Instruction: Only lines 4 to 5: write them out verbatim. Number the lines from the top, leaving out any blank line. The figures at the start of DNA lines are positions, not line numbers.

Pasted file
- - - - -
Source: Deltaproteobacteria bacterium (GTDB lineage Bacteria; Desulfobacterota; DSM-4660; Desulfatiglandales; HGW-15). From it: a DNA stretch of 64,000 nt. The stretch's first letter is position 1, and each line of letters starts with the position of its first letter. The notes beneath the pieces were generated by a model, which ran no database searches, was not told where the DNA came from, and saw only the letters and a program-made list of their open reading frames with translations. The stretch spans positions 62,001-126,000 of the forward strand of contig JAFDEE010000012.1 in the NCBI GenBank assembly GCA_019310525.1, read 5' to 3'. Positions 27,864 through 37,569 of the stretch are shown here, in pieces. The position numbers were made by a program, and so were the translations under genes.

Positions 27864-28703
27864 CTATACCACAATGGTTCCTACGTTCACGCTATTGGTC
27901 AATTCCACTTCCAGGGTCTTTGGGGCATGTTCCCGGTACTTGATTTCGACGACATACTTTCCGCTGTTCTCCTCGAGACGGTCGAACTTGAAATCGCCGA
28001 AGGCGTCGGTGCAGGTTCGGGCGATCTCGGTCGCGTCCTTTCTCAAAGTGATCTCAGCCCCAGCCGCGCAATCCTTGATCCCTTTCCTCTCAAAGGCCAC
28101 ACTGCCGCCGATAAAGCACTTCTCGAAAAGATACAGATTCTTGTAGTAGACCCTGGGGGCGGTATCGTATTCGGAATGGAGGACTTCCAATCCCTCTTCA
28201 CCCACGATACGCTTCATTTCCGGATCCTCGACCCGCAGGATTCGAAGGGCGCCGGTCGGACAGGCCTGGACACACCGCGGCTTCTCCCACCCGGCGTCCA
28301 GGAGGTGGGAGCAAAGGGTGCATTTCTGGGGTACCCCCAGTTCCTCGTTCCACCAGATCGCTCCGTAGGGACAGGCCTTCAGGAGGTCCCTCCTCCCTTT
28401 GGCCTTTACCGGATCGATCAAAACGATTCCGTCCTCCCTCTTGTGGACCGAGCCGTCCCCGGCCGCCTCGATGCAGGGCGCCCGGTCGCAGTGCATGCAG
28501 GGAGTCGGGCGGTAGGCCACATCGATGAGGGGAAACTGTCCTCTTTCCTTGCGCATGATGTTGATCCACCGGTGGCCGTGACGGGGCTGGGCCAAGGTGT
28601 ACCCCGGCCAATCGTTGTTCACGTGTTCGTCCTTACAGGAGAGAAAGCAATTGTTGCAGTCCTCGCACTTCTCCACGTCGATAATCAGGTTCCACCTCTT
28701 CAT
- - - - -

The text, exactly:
27901 AATTCCACTTCCAGGGTCTTTGGGGCATGTTCCCGGTACTTGATTTCGACGACATACTTTCCGCTGTTCTCCTCGAGACGGTCGAACTTGAAATCGCCGA
28001 AGGCGTCGGTGCAGGTTCGGGCGATCTCGGTCGCGTCCTTTCTCAAAGTGATCTCAGCCCCAGCCGCGCAATCCTTGATCCCTTTCCTCTCAAAGGCCAC